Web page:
Five things about me

I like this meme. Five things about me:

  1. I’m a Jamaican citizen
  2. I once won a kickboxing match by knockout
  3. In 1978, I won three medals in the Jamaica national cultural festival (poetry, acting, and recital)
  4. I met my father for the first time when I was 27
  5. My great-grandmother was known for making a fantastic curry. One day, she brought home a young journalist named Winston (who later became very famous for other reasons) who had heard of her famous curry, and wanted to sample it.

In the interest of passing this meme along, I tag three very interesting people: Dethe Elza, Paul Prescod, and Colleen Nystedt.

A new name for the Marketing department

Like many companies, Uniserve has a Marketing department. Today, I proposed to my colleagues we change the name of the Marketing Communications function (MarCom), to Marketing Participation (MarPa). Marketing is a conversation, and I think we need to be explicit: we are participating together with our customers in a conversation. What do you think of this?

This reminds me of a post that Ross Mayfield made a few months ago. Let’s see if I can find it (rummaging through bookmarks). Oh yes, here it is: Power Law of Participation.

“As we engage with the web, we leave behind breadcrumbs of attention. Even when we Read, our patterns are picked up in referral logs (especially with expressly designed tools, like Measure Map), creating a feedback loop. But reading alone isn’t enough to fulfill our innate desire to remix our media, consumption is active for consumers turned users.”

Consumption is active. We are what we eat. Culture is an activity.

Authenticity is the new "new black"

I gave a talk at the High Tech Communicators’ Exchange two nights ago with my colleage Kate Trgovac, reprising many of the themes from an interview I did for Destination KM with a former (and very distinguished) Blast Radius colleague, Philip Guegan. For the benefit of those who attended my talk (a bright and enthusiastic cross section of Vancouver’s high-tech marketing community), I have posted my slides for you to download and use. In keeping with the theme of my talk, it is creative commons licensed, as stated at the bottom of this page.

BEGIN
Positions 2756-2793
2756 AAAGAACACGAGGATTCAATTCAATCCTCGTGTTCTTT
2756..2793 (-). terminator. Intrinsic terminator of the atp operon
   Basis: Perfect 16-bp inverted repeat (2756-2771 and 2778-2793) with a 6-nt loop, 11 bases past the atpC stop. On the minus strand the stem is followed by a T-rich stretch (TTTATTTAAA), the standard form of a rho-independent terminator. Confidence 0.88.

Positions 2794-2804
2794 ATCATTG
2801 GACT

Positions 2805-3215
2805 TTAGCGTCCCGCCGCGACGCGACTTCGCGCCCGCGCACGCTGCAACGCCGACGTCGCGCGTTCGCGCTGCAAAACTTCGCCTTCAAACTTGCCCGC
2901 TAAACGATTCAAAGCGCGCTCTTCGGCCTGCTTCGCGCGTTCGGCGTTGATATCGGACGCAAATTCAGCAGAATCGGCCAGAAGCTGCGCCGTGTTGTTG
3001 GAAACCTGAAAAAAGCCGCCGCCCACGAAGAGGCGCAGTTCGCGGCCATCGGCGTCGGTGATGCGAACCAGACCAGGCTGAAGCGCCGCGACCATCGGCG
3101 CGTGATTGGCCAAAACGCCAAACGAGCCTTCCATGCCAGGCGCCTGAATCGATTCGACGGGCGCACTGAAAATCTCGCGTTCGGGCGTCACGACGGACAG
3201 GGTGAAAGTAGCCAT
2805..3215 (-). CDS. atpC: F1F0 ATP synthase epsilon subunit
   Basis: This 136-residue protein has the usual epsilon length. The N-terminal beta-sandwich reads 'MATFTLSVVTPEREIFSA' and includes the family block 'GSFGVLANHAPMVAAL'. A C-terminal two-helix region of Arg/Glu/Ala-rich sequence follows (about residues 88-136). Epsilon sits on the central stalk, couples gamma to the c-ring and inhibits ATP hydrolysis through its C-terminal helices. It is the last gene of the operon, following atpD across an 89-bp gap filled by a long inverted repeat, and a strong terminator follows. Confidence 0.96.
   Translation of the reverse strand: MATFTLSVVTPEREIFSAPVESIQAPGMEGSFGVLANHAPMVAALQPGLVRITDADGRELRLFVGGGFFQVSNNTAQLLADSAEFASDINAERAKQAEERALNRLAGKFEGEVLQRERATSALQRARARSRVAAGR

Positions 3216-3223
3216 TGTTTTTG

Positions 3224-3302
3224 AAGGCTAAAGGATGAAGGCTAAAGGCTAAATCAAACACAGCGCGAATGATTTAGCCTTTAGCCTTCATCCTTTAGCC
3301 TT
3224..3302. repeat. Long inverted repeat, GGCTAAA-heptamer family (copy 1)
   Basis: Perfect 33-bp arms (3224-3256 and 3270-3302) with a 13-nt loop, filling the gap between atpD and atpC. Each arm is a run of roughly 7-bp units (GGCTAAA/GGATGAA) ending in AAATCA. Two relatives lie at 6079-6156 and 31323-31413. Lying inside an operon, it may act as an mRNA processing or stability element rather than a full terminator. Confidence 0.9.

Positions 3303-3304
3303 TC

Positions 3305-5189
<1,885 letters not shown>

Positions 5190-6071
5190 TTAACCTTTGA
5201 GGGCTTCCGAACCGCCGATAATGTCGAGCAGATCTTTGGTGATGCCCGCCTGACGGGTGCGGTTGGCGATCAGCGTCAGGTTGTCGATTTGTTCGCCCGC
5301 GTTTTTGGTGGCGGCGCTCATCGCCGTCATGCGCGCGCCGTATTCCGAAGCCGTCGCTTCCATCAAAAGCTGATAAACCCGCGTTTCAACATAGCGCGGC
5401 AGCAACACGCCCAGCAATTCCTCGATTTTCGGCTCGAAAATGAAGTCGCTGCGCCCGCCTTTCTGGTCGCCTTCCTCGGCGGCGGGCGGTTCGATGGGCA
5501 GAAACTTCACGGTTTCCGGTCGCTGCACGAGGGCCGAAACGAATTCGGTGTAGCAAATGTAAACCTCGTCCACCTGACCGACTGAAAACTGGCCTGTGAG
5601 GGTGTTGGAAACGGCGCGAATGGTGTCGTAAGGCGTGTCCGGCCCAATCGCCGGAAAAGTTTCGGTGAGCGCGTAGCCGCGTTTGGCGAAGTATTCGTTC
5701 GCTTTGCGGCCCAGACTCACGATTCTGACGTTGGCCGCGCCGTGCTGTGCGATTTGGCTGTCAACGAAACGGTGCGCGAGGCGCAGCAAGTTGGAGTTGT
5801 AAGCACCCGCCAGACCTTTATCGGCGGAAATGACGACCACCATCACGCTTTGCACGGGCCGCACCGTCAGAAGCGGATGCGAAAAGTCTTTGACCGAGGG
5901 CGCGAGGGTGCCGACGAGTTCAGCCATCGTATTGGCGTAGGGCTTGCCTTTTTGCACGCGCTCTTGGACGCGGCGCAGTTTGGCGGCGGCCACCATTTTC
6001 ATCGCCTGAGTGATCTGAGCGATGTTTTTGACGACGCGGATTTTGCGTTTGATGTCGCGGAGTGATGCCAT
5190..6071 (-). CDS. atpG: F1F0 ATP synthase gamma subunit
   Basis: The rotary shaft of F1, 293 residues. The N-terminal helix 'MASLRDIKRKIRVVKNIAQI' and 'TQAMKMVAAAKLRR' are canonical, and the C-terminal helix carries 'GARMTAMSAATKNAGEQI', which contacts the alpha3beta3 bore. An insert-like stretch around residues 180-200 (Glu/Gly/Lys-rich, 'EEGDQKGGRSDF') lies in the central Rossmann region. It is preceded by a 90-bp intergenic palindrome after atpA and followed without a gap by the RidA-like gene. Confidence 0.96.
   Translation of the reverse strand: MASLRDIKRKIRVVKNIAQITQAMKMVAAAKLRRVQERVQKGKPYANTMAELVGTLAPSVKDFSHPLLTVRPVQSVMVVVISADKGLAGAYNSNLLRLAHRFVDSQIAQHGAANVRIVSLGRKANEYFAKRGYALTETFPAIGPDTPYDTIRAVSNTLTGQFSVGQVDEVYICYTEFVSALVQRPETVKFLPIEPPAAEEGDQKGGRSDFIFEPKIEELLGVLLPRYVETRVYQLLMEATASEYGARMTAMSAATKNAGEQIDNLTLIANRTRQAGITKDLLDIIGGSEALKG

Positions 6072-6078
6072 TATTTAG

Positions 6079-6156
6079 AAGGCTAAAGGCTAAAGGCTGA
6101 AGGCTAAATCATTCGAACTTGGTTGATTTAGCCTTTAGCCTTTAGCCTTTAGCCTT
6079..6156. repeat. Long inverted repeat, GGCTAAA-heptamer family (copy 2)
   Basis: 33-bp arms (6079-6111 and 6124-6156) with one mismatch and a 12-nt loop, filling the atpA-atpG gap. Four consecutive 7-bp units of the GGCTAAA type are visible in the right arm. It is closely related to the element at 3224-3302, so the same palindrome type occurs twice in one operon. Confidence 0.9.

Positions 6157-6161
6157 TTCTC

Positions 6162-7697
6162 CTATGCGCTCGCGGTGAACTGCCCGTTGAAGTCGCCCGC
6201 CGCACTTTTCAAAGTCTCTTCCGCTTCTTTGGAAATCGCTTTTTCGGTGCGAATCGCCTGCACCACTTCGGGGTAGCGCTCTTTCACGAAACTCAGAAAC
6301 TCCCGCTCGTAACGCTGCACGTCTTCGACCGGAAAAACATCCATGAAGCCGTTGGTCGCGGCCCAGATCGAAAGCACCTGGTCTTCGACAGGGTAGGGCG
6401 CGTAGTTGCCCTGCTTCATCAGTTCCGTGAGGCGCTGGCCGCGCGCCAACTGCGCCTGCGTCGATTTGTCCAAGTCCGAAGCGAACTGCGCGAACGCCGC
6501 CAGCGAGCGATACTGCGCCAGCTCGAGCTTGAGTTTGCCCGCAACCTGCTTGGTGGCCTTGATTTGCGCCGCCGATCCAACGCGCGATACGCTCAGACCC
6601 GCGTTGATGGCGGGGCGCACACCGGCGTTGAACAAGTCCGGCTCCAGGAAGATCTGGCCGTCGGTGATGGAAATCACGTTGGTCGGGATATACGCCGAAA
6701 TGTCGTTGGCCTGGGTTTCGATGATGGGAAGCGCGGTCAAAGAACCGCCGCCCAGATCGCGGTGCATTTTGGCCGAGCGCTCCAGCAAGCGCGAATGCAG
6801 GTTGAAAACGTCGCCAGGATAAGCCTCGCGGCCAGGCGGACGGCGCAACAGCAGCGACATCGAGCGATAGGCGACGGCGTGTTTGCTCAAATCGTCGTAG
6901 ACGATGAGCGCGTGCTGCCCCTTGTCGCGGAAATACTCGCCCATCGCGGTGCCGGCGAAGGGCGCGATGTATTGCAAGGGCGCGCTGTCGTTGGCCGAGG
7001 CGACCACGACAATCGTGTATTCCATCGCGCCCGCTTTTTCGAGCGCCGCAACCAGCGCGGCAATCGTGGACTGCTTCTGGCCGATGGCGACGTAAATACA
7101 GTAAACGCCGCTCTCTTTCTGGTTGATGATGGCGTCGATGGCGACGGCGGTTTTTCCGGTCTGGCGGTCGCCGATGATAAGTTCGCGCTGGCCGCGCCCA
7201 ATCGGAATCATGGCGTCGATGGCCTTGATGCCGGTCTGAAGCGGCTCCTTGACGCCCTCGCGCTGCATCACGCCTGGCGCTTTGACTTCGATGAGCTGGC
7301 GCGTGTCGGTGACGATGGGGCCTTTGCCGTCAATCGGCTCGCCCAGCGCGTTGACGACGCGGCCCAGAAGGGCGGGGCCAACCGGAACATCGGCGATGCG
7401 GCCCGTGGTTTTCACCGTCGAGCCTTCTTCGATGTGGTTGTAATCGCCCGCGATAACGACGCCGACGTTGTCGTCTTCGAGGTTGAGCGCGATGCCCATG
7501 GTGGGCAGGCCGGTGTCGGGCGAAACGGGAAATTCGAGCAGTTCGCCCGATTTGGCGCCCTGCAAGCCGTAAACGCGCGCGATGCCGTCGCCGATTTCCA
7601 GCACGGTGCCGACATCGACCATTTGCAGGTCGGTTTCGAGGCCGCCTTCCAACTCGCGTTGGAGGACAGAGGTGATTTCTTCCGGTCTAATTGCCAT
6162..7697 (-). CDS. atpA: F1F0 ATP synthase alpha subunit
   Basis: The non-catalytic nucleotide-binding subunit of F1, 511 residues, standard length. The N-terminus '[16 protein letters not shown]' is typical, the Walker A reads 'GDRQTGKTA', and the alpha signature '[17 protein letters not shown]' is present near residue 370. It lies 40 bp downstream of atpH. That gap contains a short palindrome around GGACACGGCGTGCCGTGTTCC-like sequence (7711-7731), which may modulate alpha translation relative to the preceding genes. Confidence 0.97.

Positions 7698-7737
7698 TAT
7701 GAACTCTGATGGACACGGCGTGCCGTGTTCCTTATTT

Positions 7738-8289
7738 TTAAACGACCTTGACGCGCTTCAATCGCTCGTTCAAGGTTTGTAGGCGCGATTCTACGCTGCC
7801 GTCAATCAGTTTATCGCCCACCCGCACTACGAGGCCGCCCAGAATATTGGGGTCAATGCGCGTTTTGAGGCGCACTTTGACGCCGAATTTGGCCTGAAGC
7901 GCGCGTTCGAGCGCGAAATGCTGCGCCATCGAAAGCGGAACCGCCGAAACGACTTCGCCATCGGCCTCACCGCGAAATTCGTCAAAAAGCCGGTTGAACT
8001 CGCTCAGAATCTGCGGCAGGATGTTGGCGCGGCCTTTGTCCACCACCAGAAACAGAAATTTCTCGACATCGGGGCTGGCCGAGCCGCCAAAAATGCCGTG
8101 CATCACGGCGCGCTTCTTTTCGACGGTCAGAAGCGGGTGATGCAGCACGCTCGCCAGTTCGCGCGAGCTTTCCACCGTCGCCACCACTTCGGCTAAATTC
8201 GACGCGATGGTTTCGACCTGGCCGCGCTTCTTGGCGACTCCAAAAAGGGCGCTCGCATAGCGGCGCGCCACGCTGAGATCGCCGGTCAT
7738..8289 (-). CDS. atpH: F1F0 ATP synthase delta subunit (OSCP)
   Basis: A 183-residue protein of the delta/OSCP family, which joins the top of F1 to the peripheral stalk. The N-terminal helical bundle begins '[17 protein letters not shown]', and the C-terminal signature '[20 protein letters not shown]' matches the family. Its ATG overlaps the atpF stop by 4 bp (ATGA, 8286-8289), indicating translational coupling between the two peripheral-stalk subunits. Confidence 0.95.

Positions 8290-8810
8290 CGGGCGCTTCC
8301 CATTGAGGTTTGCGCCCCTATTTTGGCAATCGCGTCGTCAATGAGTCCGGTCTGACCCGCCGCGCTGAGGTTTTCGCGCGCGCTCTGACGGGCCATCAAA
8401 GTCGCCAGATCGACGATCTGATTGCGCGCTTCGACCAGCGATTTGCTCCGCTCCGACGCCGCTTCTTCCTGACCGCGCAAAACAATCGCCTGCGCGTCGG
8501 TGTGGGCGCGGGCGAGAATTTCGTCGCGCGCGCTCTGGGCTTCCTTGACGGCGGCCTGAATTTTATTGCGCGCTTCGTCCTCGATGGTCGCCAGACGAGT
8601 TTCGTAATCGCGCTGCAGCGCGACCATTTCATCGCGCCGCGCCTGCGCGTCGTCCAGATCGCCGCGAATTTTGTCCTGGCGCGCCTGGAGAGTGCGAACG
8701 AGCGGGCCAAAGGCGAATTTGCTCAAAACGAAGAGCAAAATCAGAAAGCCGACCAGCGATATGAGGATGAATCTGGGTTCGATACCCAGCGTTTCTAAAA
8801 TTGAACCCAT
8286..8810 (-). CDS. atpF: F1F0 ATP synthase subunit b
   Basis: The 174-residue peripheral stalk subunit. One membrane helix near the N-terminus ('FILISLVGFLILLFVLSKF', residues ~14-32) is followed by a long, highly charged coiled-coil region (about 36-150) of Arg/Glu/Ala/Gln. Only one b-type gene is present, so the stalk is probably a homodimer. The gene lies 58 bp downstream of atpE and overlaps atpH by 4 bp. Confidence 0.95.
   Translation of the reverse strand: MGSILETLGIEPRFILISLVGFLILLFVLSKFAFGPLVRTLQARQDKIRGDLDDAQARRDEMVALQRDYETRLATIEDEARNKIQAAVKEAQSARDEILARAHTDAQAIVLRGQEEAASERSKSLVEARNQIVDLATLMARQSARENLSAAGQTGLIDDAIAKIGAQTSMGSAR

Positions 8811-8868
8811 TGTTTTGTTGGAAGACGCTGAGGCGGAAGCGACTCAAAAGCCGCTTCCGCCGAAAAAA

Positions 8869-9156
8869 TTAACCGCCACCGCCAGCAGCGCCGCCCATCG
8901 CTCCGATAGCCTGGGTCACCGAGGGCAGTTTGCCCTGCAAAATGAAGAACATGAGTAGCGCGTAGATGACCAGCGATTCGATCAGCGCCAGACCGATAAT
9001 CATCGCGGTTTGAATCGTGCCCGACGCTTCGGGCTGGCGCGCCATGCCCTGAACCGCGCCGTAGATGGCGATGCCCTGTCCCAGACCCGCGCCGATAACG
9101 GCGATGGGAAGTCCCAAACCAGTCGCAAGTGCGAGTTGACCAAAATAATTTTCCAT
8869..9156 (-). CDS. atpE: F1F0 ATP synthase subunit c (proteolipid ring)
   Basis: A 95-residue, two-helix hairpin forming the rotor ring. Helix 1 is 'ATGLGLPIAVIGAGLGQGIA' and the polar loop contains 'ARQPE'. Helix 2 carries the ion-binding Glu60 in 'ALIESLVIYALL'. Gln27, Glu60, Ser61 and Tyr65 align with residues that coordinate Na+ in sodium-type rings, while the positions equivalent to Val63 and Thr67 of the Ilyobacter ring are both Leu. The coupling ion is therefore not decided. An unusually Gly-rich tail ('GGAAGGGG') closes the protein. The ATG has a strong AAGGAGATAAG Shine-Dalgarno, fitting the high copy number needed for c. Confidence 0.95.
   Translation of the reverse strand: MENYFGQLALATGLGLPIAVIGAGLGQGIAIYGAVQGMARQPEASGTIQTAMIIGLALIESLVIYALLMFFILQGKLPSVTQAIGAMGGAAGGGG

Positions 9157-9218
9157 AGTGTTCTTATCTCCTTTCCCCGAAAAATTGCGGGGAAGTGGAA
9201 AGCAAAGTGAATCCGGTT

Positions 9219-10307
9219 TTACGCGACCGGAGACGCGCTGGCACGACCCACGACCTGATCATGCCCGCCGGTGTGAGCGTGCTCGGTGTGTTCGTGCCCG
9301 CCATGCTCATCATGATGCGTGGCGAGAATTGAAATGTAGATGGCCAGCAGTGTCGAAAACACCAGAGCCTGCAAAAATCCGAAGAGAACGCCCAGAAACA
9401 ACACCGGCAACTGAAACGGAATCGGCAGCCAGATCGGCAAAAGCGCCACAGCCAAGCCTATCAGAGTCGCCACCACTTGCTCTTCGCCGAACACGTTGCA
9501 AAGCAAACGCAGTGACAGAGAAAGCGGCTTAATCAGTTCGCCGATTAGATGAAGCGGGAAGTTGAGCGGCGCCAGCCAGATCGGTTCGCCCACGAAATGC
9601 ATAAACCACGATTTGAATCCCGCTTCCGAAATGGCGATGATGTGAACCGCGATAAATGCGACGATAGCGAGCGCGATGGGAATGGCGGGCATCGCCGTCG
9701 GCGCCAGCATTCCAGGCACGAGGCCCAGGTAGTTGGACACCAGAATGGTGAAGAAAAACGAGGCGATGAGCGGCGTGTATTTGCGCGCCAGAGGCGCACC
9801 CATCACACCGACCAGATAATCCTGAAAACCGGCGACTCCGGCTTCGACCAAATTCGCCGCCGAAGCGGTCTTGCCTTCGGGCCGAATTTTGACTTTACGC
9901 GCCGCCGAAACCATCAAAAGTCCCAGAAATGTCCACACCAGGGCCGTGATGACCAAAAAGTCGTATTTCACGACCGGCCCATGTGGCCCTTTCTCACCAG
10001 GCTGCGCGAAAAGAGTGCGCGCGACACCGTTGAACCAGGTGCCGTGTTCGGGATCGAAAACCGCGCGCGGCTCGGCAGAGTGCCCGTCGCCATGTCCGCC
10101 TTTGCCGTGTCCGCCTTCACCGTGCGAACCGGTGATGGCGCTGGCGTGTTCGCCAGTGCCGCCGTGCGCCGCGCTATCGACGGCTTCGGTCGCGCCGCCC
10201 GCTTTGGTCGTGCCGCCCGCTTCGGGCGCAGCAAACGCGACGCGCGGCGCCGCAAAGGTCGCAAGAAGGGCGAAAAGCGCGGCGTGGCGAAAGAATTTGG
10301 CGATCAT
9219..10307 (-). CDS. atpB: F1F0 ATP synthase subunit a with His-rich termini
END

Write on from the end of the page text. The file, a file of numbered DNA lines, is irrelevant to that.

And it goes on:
Who owns culture?

Culture, by David Davis

One of the interesting conversations at the Web 2.0 Conference was a discussion about copyright law, and remix culture. Most of the discussion centered around the mechanism by which artists (that is, their labels) might receive compensation for these remixes. I thought the whole discussion sounded like an elaborate misdirection. The “record” companies already have incredibly sophisticated systems for calculating and distributing royalties. To add “mashups” to ringtones and jingles wouldn’t be hard at all.

Yellow Submarine, by Marco Canestrari

The real issue is that the whole framework of copyright is less and less at the service of society and culture, and more and more at the service of big business interests. It is an absolute fact that culture belongs to the people who express it. Not the companies that try to profit from it, or the institutions that try to control it. The sad fact is that our copyright law is diverging further and further from this reality. Law isn’t my area of expertise or interest, so I won’t comment further on that, but it seems obvious to me that extending copyright for longer and longer periods is simply wrong. With all due respect to the fab four, Yellow Submarine doesn’t belong to you. I sing it to my kids at night, I hum it to myself when I’m jogging, I make sideways references to it when I’m talking politics… it belongs to me. My culture belongs to me.